manufacturers will not sell to sellers who fail to charge what the manufacturers
want.
b. The quick-look standard, the newest weapon, may be of assistance in situations
that were once unclear.
C. Post-Sherman Antitrust Legislation
1. The Clayton Act
a. Congress passed the Clayton Act to police specific business practices that could
be used to create a monopoly.
b. One practice outlawed by the act is the tying agreement.
c. A tying agreement occurs when one party refuses to sell a product unless the
buyer also purchases another product tied to the first product.
d. With some exceptions, interlocking directorates, which occur when individuals
serve as directors of two competing corporations, are outlawed by the Clayton
Act.
2. The Robinson-Patman Act
a. The Robinson-Patman Act deals with product pricing, advertising, and
promotional allowances.
b. It prohibits a seller from charging different prices to different customers for the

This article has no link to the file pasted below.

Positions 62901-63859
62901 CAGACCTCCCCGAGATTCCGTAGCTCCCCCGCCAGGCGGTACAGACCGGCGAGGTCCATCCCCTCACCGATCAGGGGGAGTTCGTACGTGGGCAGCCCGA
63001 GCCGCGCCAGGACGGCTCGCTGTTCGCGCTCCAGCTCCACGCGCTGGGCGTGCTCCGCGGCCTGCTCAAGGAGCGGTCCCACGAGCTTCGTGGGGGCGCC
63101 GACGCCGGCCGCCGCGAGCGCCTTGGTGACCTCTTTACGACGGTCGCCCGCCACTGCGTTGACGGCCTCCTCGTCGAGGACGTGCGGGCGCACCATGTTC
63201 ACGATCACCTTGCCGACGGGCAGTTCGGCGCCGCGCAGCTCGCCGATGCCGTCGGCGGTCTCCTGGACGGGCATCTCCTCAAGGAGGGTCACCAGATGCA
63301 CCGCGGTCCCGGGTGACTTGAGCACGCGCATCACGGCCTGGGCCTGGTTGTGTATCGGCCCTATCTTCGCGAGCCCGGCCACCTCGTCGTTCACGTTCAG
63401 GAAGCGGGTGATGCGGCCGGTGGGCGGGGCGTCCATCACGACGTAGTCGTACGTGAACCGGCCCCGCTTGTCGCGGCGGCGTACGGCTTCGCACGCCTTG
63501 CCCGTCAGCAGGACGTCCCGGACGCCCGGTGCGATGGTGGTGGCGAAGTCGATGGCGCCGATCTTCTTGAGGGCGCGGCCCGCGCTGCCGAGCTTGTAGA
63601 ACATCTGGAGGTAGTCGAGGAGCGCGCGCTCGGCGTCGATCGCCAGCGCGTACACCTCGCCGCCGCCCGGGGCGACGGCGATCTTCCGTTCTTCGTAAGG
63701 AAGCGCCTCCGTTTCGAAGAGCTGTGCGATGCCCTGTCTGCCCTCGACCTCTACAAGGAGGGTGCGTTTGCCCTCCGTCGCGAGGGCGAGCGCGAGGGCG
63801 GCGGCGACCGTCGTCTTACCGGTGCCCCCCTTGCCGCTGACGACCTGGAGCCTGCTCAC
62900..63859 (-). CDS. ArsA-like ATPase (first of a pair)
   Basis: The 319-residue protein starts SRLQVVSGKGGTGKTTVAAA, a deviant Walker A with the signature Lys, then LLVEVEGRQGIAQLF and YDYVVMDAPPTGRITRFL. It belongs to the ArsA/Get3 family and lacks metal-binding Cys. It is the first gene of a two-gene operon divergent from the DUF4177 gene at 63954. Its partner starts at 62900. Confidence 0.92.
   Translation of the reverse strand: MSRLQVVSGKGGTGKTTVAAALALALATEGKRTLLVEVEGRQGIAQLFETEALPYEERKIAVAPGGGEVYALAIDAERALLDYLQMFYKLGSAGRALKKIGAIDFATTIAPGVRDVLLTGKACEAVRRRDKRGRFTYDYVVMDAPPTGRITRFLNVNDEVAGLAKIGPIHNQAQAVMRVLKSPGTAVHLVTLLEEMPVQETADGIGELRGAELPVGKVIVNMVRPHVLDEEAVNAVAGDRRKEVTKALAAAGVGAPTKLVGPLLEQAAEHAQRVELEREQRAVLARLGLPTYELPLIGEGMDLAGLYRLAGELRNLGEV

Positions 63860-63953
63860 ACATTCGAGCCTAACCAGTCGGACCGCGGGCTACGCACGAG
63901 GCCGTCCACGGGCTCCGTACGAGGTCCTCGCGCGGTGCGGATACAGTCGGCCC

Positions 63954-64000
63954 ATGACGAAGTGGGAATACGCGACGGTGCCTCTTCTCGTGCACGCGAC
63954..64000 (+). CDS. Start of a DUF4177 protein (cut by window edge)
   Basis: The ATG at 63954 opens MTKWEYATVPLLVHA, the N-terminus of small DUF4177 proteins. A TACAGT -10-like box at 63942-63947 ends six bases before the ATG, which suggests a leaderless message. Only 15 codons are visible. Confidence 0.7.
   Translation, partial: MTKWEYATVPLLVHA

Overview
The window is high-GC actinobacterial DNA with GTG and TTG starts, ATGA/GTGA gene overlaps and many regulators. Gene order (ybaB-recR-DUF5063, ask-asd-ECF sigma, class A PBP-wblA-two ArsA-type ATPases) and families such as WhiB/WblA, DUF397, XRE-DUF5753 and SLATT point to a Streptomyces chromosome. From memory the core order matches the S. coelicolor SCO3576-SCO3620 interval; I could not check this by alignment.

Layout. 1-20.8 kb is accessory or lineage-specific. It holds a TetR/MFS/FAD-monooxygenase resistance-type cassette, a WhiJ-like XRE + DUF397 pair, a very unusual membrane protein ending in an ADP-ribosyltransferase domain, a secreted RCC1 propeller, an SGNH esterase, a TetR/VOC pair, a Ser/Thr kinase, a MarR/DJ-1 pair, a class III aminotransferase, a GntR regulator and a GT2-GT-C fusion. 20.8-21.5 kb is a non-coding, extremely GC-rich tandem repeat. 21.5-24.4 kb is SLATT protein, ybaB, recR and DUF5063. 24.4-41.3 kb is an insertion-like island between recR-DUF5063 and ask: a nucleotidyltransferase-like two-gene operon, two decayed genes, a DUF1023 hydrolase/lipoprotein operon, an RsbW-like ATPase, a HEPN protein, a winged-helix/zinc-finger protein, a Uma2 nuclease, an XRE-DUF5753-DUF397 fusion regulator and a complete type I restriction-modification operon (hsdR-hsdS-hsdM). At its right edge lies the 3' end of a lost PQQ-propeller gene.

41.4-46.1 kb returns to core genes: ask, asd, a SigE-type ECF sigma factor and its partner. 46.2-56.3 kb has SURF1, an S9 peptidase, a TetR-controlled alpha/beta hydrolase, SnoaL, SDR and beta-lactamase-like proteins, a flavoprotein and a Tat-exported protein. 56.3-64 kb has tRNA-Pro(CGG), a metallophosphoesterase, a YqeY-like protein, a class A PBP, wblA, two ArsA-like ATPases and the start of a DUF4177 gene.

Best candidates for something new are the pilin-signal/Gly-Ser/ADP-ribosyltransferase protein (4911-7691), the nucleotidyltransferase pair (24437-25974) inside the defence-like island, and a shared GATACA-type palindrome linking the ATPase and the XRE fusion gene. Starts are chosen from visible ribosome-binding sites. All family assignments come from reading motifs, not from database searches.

same product when such differences might injure competition; but nothing in the
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Chapter 28 - Government Regulation of Corporate Entity
law is intended to prevent price differences due to the cost of manufacture, sale,
delivery, or bulk purchases.
3. The Federal Trade Commission Act
a. The Federal Trade Commission Act, as amended, declares that “unfair methods of
competition, and unfair or deceptive practices in or affecting commerce are
hereby declared unlawful.”
b. The FTC was granted the power to challenge false advertising of food, drugs, and
cosmetics.
4. The Foreign Trade Antitrust Improvements Act
a. The Foreign Trade Antitrust Improvements Act is designed to circumvent some of
the restrictions placed on American companies by the Sherman Antitrust Act.
b. If an American company is operating totally in a foreign market, the act provides
that the company is not subject to American antitrust law.